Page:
Conclusion

The food industry has a long history, beginning when humans first served a meal from home. The industry has seen that event refined to its current state of a multisegmented domestic and international business. In addition to having to meet customer expectations in quality and price, the food industry must satisfy a number of requirements such as labeling, standards of identity, food safety, and so on. We have seen spiraling ingredient, labor, and regulatory costs; such increased costs lead to the pursuit of more efficient methods of manufacture and optimum formulations (50).

Thomas Jefferson prescribed the need for a wise and frugal government. We have initiatives undertaken by a number of presidents—Kennedy, Nixon, and most recently Clinton, with the Food Safety Initiative. The Center for the Study of American Business at Washington University estimates that the private sector will pay $688 billion in "hidden compliance costs" related to federal regulations in 1997, roughly 9% of the gross domestic product (51). The consumer will ultimately pay the price; yet government regulations are necessary. It is important, therefore, that the desired food quality be achieved through engineering quality into the process at minimum regulatory costs through such programs as HACCP and quality systems, and communicating and educating the consumer on how to handle the food product for optimum taste and nutrition.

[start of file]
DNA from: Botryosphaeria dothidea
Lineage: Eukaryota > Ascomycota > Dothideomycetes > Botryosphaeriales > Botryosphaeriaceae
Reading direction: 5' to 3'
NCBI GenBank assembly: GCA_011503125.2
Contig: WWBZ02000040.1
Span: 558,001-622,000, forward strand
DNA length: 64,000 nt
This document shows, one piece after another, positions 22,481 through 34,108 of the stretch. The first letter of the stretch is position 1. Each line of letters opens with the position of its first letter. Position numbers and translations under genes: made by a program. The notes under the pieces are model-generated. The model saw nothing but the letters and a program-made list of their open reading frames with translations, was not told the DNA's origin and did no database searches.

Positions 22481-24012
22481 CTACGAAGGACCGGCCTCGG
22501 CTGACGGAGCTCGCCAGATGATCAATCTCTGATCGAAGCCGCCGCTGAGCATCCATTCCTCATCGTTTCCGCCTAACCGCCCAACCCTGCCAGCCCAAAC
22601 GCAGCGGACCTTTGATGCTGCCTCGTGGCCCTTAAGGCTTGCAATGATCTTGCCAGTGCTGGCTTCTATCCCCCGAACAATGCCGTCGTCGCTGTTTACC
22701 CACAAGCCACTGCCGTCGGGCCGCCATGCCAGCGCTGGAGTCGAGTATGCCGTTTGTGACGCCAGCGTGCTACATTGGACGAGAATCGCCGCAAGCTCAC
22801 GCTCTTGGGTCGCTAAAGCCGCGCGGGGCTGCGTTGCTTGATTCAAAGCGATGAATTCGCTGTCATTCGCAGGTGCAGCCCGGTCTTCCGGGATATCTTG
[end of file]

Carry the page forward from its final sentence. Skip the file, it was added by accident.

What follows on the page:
The Mediterranean Diet Meltdown

The Mediterranean Diet Meltdown

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